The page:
# Terminologies - sparse channel, sparse input, compressed sensing

The term sparse in general means that there are more elements that are zero valued or very close to zero in comparison to the number of non-zero. In speech deonvolution research papers, the channel is assumed to be sparse, so the channel has more number of zeros. For instance: the channel is sparse when the speech signal is recorded by one microphone in an enclosed space. The microphone signal is corrupted by reverberation and additive noise. I don't understand why the channel is sparse in this case.

In compressive sensing methods, I have seen that the input signal is sparse. In this case, it is related to nyquist sampling theorum and there should be a large number of measurements. I have the following questions:

1. Under what conditions is the channel sparse and what is the significance of sparse?

2. Under what conditions is the input information sparse and why?

3. When is the term compressed sensing used? Is it applicable to sparse channel or sparse input?

I could not find definite answers and information in research articles and book related to these questions, and shall really appreciate a succint explanation. Thank you

The term sparse, as you mention, refers to the fact that some "signal", usually represented by a vector $x$ contains mostly zero or negligible values and only a few non-zero or significant values. In fact, the situation with neglible vs significant values which is not strictly sparse is often referred to as "compressible", see e.g. Candès & Wakin 2008 (you can easily search for an openly accessible PDF of that paper).
2. A signal in general is sparse whenever you can find a sparse representation of it in some dictionary. That is, if we have some signal $x$, it is not necessarily $x$ itself that has to consist of only a few non-zero coefficients and a large number of zeros. Whenever we can find some "dictionary" $D$ such that $$x = D z$$ where $z$ is a sparse vector, we can say that $x$ has a sparse representation and compressed sensing can in principle work.
3. The term compressed sensing, very generally, can be used whenever you are trying to solve an under-determined system of linear equations $$y = M x = M D z = A z,$$ where $A$ is $M \times N$, where $M<N$ and you exploit the fact that you can actually solve it because you know that the number $K$ of non-zero coefficients in $z$ is $K<M$ (simplified - $M$ has to be $O(K \log N)$. It can be applicable to input and channel alike, depending on which one is assumed sparse. The signal model used for reconstruction of the sparse quantity just has to be posed accordingly, whether it is the speech signal or the channel through which it is recorded that is assumed sparse.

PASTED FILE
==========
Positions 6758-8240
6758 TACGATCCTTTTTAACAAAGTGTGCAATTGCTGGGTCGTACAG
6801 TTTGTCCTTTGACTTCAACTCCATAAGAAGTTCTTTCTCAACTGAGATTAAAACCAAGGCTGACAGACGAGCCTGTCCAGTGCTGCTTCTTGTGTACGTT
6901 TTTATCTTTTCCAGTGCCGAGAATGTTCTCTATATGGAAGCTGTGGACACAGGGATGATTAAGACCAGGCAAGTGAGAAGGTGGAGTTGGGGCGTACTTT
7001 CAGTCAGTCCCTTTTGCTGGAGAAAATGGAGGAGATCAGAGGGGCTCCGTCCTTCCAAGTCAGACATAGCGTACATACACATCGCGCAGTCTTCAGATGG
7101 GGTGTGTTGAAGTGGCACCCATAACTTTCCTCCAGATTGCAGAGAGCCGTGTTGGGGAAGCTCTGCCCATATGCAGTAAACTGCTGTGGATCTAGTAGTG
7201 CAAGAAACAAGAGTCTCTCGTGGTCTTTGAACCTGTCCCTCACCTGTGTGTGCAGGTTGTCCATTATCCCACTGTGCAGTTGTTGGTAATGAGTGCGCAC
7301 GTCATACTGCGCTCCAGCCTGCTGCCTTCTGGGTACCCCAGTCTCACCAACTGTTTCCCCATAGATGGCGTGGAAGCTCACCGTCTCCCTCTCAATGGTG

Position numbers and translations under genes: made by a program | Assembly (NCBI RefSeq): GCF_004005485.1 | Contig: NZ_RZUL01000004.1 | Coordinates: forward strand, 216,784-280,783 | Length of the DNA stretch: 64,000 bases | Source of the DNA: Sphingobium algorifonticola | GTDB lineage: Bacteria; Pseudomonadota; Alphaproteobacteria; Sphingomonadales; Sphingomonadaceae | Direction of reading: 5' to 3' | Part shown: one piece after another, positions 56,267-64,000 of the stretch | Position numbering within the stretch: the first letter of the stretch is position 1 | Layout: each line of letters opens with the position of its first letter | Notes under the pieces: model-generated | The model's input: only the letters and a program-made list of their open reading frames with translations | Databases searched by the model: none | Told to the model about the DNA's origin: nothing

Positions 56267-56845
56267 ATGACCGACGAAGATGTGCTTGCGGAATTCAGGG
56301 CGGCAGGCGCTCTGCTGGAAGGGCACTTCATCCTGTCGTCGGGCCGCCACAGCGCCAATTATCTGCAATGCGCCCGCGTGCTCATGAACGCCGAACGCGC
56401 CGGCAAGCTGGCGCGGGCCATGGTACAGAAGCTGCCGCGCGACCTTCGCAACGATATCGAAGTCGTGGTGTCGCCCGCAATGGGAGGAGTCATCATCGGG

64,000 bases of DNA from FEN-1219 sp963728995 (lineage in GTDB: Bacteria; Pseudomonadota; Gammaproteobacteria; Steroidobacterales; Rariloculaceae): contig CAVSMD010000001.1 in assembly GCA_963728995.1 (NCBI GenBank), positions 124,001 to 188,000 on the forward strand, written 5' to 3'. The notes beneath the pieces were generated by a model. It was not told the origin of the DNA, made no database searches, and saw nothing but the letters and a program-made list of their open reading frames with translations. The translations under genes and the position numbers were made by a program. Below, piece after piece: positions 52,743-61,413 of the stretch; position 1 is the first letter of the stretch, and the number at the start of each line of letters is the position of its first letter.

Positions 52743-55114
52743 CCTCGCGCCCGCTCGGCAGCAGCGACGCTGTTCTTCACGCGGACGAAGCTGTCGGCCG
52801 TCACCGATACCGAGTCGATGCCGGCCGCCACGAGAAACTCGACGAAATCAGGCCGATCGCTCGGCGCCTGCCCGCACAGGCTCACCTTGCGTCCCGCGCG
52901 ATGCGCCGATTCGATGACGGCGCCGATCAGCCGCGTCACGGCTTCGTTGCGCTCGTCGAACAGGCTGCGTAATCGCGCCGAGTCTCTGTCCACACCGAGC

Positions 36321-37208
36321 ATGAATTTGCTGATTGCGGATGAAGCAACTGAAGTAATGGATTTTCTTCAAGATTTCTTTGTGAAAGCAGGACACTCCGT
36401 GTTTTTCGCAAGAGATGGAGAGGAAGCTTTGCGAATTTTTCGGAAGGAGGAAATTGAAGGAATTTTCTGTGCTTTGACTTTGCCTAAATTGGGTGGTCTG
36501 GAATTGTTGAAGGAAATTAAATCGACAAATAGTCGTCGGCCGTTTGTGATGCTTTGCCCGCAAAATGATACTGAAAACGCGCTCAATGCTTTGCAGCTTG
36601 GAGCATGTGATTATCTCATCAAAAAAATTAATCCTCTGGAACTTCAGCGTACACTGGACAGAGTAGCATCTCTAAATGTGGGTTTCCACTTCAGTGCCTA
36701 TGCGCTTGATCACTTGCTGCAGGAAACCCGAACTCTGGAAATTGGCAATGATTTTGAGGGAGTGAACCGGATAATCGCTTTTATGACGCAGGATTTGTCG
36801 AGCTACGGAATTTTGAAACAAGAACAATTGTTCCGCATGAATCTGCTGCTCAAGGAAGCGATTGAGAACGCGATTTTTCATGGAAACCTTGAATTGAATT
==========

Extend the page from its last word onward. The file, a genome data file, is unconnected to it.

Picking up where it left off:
It seems you are being confused by the fact you have most often seen compressed sensing applied to the recorded signal so that $x$ above is the speech recorded by the microphone and the impulse response would then be represented by the measurement matrix $M$ above or, using the variable $H$ - for impulse response matrix - instead: $$y = H x$$ In the case you mention it sounds as if the channel may be what they are interested in sensing instead. I that case one could imagine recording a known signal $x$ in order to estimate the channel (impulse responce), in which case we can swap the roles of channel and signal and instead use the following signal model: $$y = X h$$ to be able to estimate the (sparse) channel $h$ from measurements $y$ and our known speech signal $x$ used to compose the Hankel matrix $X$.
• Thank you very much for your answer. Can you please clarify the term "Hankel matrix $X$"? I googled to find the dictionary meaning which is - A square matrix with constant skew diagonals. I don't quite follow why to use this term. Basically, $h$ is the sparse channel and $X$ is the data which may not be sparse. – SKM Jun 20 '17 at 17:57
• There are basically two ways you can write a filtering of a signal as a matrix-vector product: Either form a filter matrix $H$ from the impulse response $h$ ($h$ on the rows of $H$ shifted by one for each row) and do: $y = Hx$; or form a signal matrix by filling $x$ into a matrix $X$ in a Hankel structure and multiply by the impulse response vector $h$: $y=Xh$. – Thomas Arildsen Jun 20 '17 at 18:31